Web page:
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More on the Fight over the Cato Institute
I just can't help myself. It's remarkable how little I care about the outcome of the Koch-Cato standoff. Yet, having spent about half my professional life in politics at heavily Koch-influenced institutions, and about half at Cato, I can't stop thinking about this. All apologies to those of you for whom this is unintelligible insider baseball.
Based on the combination of my time spent with Koch operatives and time spent working under Ed Crane at Cato, my guess is that the Kochs want two things: (1) to replace Ed Crane and (2) make Cato's work more relevant to the actual policy-making process.
My completely speculative thought is that the Kochs' takeover attempt is a gambit to pressure the Crane-loyal board members into agreeing to defenestrate Ed, or, if it comes to it, to get a Koch-loyal majority on the board who will then vote to give Ed the heave-ho. I figure the Kochs think that the management of Cato under Crane has long fallen short of professional standards, and that Crane's continued leadership hurts Cato's mission. Whether Crane is a liability to Cato is by no means unrelated to (2), but it's largely a distinct issue. I further speculate that contention over Crane's continuing tenure is a much bigger part of the conflict than has been reported. Crane is going to retire and/or die soon anyway. The question is what happens then? The Kochs are packing the board in part to force the issue, and are suing to deny that Bill Niskanen's widow can inherit his shares in part to try to prevent Ed's shares from passing on to an ally rather than reverting back to the board when he finally keels over. (I have no idea whatsoever about the merits of the lawsuit, by the way.)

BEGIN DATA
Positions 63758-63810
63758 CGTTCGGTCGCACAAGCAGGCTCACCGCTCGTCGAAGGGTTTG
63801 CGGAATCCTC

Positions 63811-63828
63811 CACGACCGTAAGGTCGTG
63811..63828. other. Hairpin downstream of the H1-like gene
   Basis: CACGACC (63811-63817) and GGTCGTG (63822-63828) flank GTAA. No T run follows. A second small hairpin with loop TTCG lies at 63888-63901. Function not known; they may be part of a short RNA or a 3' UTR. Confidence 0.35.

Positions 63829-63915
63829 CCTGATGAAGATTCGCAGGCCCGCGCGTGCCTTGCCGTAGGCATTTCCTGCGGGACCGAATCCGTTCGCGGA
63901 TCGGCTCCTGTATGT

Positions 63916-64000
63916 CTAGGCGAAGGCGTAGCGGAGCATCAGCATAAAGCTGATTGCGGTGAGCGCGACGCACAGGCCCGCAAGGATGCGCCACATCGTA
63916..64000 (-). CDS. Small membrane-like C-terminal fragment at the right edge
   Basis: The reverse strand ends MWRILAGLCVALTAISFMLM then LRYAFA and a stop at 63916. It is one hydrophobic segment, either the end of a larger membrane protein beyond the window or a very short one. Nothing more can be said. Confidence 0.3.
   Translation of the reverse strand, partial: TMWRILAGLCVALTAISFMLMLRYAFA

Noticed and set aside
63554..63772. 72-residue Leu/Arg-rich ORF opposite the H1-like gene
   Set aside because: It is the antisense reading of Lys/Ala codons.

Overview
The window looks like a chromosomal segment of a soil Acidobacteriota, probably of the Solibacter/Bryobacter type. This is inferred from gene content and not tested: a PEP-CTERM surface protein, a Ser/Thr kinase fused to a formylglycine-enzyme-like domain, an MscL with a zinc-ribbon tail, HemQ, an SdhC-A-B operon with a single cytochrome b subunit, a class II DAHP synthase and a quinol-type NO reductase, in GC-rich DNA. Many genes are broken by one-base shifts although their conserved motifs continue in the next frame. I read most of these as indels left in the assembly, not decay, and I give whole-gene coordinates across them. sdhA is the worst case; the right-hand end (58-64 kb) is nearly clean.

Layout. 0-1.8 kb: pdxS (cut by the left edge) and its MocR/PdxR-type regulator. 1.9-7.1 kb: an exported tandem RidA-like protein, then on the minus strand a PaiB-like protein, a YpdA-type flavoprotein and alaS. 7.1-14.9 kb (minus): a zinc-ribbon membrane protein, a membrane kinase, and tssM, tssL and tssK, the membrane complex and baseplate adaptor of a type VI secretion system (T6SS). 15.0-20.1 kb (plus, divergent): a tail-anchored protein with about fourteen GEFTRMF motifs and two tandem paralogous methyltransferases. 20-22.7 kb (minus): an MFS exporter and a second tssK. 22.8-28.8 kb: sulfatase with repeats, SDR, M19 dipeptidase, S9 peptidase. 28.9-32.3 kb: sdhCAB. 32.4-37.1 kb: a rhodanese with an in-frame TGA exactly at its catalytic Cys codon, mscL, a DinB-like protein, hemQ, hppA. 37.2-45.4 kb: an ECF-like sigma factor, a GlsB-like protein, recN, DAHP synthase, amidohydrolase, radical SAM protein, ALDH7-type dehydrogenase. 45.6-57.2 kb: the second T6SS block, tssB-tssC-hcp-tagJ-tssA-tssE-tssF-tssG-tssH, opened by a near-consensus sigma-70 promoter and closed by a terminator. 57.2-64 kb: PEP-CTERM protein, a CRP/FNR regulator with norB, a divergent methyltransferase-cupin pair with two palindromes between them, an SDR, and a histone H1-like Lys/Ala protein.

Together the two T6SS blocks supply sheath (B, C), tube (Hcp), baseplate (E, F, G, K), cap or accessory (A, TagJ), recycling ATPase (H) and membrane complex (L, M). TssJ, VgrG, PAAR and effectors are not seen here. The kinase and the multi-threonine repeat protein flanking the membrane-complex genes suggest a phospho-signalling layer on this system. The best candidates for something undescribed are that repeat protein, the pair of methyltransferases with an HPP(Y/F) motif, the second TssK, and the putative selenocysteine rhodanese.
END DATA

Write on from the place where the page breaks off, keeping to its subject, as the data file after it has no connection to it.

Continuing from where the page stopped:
I half suspect that the whole battle for majority control of the board might have been avoided had Crane been willing to step down, or had a couple of the Crane loyalists on the board been willing to vote him out and replace him with someone, probably a Kochtopus veteran, agreeable to both board factions. Cato might not have needed "saving" had Ed gone quietly and retired, but if he's gonna go down, it seems that he intends to take the ship down with him, probably because he thinks the ship is his.
What I imagine to be the Kochs' second aim, to increase Cato's effectiveness in directly influencing policy, seems to pose a challenge to Cato's current strategy for creating pro-liberty political change. When Bob Levy quotes David Koch saying that he'd like to see Cato producing more "intellectual ammunition" (Randian phrase, BTW) useful to Americans for Prosperity, Levy seems to make it out that DK was calling for Cato to bend its libertarian principles in order to be a better shill for the GOP. But it seems to me more plausible, given the history of the Libertarian Party's first vice-presidential candidate, that DK thinks that the effective application of undisputed libertarian principles to policy and politics requires a greater integration with more politically-engaged, but nevertheless ideologically compatible institutions.